Derek – Friday 26th February 2021

I took a photo of miniature daffodils last week but the picture showed flowers that didn’t look like miniatures, with nothing to judge their size by. So I had another go this week; I took a reel of cotton into the Garden and took a photo of the miniatures next to it. That didn’t work either, as the cotton reel is deceptive in size and appearance, and it was difficult to say exactly what it was, perhaps a mug.

I was once caught in a white-out on Ben Nevis. The ground was snow covered, the sky was white, and a fierce blizzard was blowing. It was impossible to tell whether a rock up ahead was a large rock a long way off, or a small one close by. The wind was so cold, I had to keep my head down, and when I looked up my companion ahead of me seemed to be in the sky. Our eyes are easily deceived without comparisons.

I had several more tries to get a photo of miniature daffodils. I tried snapping them next to a tape measure but, in the end, I settled for one with the miniatures growing next to a standard size daffodil.

All this had me thinking about size in plants and animals. There’s a lot of variation in size in nature, often with closely related species. A plant that intrigues me is the dwarf willow (Salix herbacea). This is tiny, just an inch or two high, growing in the Arctic or high in the mountains where there’s an Arctic-like climate. It is sometimes called the smallest tree but others won’t allow it as it is so diminutive. The dwarf willow is woody though, and like all willows is in the genus Salix. Its few inches can be compared to its taller siblings like the white willow, which can grow to 35 feet. But size isn’t everything, the dwarf willow is a great survivor, with large carpets of it in its tundra habitat.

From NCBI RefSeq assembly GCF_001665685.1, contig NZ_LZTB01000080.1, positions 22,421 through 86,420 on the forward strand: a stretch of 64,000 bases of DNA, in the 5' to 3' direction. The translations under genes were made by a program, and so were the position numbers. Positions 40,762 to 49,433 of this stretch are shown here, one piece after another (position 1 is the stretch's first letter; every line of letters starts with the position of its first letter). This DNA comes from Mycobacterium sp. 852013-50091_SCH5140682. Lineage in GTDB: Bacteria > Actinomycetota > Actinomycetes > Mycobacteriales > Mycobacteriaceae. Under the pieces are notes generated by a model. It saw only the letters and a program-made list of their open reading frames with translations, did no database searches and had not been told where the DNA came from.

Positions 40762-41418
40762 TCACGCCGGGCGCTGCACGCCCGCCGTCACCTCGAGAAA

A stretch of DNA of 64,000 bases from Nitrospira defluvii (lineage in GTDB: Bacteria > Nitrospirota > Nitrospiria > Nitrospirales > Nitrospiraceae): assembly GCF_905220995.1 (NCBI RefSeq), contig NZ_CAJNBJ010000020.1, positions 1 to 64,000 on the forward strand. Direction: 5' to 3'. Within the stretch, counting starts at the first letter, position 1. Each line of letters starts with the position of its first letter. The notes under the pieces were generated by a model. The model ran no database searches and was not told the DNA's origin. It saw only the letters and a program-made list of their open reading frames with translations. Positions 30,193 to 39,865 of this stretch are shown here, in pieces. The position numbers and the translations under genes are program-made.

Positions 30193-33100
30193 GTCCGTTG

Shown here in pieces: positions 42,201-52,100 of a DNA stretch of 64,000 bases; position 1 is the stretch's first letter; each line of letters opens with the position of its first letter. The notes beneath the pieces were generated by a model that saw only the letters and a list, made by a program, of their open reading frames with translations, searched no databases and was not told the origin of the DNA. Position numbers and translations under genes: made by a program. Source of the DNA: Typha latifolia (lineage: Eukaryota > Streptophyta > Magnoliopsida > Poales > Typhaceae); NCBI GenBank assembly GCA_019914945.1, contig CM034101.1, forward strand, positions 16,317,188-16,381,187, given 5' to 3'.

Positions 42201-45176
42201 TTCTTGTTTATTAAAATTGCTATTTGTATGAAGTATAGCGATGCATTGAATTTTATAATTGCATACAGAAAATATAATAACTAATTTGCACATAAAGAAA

The size of the dwarf willow has been brought about by adaption to climate. It grows in areas too cold for big trees. Where tall trees can grow, the limit on their size is gravity, as well as climate. Their increasing weight must be supported against the downward pull of the earth.

The maximum possible height for a tree is reckoned to be around 400 feet. The Californian giant redwoods (Sequoiadendron giganteum), also called Wellingtonia, get close to this limit. Large, mature trees are 90% dead, including oaks and beech, as well as the Californian giants. The living layer is just a few inches around the outside of the tree, just within the bark. The lifeless inner wood in the trunk functions as a skeleton to support the weight. But it is not simply weight which limits the height of a tree like the redwood, but also the difficulty of raising water to the canopy from the roots. The leaves become smaller (in this case needles) and ultimately lack of water halts further upward growth.

Large animals have bony skeletons to support them. Though a whale, in addition to its skeleton, is buoyed up by seawater. A beached whale soon dies, crushed by its own weight, unable to breathe. The hippo is the closest land relative to whales. Around 60 million years ago, the hippo ancestor (not actually a hippo) of the whale began foraging the sea for extended periods, probably coming back to land to mate, sleep and bear young. Ambulocetus, which means walking whale, is an ancestor of 40 million years ago: its fossils, found in Pakistan, still had legs. Many intermediary fossils have now been found until we get to the modern whale, so suited to its environment that Darwin had trouble persuading some of his contemporaries that whales were mammals and not fish.

The variation in dogs, in size and appearance, is staggering. The chihuahua is a miniature, weighing just five pounds. Compare this to the English mastiff which can weigh in at 300 lbs. Both dogs have developed from the wolf over the last 50 thousand years. Human selection supplanted natural selection to produce so swift a spectrum of canines.

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